Croton Point Park

Golden-Crowned Kinglet, Ruby-Crowned Kinglet, and Blue–Gray Gnatcatcher, from “Birds of New York” (1915), Cornell University Library.

Croton-on-Hudson, New York

Croton Point Park, a 508-acre site situated on a peninsula on the east shore of the Hudson River in Westchester County, is part of the Lower Hudson River Important Bird Area.

One of the most critical wintering Bald Eagle sites in the state, and becoming an important breeding area for Bald Eagles. Croton Point Park supports wintering and breeding grassland birds including the Northern Harrier (year-round), Short-eared Owl (up to six individuals in winter), Grasshopper Sparrow (observed in breeding season), Vesper Sparrow (observed during migration), and Henslow’s Sparrow (observed during migration). Supports about 10% of the state’s winter Bald Eagle population. —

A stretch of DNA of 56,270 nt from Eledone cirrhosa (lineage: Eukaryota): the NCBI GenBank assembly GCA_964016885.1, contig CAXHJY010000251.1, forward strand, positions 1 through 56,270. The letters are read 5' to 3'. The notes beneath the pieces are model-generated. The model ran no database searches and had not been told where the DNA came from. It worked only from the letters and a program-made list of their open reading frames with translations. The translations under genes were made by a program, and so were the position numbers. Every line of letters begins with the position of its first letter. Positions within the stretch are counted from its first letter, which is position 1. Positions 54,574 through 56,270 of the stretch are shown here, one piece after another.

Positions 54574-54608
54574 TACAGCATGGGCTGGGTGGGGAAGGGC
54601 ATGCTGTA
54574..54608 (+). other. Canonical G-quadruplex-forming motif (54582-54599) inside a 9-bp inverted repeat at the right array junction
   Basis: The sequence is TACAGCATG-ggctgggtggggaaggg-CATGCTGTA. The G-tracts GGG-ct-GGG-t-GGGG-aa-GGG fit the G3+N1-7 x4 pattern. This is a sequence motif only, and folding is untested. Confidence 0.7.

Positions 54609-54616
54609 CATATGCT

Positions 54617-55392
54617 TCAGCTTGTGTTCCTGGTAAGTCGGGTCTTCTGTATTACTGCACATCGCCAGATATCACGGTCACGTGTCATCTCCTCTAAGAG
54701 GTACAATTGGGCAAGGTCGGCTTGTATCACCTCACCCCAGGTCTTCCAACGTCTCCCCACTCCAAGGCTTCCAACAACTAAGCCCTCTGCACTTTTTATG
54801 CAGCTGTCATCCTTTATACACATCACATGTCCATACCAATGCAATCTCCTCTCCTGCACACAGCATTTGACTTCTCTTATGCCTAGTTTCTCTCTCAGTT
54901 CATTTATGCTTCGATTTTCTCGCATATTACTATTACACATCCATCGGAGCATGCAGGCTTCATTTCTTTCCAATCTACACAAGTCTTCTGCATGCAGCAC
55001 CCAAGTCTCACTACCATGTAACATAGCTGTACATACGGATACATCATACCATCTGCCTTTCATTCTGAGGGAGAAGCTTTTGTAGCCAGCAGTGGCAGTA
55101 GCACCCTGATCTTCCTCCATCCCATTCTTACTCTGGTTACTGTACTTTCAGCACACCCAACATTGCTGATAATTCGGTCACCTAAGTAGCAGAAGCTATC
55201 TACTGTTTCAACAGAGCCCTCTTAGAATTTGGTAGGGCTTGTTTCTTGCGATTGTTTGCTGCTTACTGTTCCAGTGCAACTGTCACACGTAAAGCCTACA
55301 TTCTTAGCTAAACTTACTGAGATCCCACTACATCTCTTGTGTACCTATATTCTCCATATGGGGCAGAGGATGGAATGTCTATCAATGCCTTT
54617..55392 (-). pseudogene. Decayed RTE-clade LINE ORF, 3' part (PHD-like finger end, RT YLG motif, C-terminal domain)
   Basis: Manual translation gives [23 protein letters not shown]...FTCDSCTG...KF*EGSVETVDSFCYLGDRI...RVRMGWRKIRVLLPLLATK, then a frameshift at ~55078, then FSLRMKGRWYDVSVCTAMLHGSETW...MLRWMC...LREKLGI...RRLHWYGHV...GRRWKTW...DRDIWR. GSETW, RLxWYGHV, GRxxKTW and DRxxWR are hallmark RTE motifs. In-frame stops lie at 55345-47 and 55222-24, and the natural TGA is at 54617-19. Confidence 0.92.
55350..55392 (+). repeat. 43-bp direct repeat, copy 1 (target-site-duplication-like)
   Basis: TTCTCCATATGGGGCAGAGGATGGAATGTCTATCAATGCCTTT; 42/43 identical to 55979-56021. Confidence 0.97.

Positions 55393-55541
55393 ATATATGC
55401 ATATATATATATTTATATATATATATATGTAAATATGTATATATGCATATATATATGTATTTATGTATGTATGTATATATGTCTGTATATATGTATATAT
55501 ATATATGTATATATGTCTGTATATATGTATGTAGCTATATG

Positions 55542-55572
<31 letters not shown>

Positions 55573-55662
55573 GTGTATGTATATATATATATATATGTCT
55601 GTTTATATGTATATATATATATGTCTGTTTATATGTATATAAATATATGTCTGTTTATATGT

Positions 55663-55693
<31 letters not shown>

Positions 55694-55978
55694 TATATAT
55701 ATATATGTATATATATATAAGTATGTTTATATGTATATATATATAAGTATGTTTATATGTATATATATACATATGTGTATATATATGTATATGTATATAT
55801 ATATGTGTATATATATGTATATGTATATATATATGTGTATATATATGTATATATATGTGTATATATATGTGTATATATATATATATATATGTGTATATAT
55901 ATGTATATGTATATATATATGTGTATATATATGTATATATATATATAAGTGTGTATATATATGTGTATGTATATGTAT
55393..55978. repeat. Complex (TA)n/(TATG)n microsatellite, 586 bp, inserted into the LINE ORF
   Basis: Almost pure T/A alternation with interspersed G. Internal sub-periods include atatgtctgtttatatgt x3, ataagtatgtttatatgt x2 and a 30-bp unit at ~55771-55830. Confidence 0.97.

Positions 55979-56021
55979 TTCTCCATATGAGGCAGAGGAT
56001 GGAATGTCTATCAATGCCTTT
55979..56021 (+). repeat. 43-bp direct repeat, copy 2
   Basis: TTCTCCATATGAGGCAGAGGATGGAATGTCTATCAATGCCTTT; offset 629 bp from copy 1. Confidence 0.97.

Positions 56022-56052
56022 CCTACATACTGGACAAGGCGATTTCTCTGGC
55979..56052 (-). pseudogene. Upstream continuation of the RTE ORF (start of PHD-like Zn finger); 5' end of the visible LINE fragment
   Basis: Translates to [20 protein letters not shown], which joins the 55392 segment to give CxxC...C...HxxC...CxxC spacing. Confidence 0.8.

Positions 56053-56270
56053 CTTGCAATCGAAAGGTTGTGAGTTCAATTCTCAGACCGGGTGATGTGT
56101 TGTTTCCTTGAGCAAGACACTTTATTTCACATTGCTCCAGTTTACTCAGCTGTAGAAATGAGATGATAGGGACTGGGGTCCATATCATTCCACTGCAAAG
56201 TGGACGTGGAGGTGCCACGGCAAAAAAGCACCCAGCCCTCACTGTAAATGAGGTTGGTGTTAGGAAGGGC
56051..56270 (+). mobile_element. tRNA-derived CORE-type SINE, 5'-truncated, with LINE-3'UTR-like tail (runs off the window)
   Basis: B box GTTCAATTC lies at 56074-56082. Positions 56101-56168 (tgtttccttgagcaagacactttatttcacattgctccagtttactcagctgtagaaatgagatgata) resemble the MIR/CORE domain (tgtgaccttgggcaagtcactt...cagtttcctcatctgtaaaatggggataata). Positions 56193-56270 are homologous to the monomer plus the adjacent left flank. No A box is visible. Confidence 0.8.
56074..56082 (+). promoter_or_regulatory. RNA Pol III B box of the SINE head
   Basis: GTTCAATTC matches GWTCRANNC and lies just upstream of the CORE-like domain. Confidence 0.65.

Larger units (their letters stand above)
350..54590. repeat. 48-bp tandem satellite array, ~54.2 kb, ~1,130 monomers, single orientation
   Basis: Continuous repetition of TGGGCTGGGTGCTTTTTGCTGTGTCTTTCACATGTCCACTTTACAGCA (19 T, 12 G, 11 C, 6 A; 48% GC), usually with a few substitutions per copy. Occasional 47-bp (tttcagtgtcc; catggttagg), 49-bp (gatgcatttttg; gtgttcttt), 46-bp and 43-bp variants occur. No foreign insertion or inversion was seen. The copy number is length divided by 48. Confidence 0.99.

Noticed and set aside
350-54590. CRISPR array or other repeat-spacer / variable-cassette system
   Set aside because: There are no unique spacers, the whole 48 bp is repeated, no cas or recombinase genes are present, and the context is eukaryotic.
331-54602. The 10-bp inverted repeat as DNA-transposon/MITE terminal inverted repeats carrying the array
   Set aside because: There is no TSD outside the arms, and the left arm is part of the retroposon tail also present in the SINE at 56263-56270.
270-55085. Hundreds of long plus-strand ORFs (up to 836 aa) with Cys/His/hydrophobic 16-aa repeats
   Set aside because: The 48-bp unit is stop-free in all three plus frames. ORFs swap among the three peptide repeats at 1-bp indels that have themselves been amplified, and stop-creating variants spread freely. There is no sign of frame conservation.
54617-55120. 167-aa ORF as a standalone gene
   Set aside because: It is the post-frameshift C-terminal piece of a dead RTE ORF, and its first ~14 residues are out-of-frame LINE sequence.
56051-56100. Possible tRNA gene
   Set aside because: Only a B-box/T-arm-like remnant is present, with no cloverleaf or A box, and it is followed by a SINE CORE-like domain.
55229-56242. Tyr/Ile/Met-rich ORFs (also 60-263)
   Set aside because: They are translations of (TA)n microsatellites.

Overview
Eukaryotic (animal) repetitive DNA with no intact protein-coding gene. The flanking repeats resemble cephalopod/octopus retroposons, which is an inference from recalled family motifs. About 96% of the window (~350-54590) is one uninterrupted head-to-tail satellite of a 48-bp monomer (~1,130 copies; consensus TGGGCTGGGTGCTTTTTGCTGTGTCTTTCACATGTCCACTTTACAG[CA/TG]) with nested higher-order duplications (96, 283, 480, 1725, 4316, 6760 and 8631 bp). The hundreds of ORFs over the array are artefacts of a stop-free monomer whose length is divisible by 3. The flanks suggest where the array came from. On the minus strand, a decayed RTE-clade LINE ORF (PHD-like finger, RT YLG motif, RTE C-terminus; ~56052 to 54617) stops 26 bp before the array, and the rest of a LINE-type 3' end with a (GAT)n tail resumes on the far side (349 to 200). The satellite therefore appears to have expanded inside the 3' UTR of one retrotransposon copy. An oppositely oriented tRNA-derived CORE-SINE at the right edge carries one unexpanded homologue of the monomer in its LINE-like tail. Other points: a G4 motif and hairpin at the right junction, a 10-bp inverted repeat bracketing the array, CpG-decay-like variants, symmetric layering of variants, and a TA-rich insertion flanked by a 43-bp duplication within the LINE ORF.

Proximity to the river makes this a great location for Bald Eagles in the winter, as well as a variety of waterfowl, including Bufflehead and Common Goldeneye. Great-horned Owls and Eastern Screech Owls can be seen, and the capped landfill, now a meadow, provides habitat for sparrows, American Pipits, Horned Larks, Snow Buntings, and Lapland Longspurs, depending on the season. Occasionally, Long-Eared Owls are present, and a Northern Wheatear has stopped by in the past.

On your way south to Croton-on-Hudson, stop at Charles Point Pier Park for Great Cormorants (in the winter), waterfowl, Bald Eagles, Fish Crows, and gulls; and then move on to George’s Island Park for more eagles and waterfowl, including the occasional Red-throated Loon.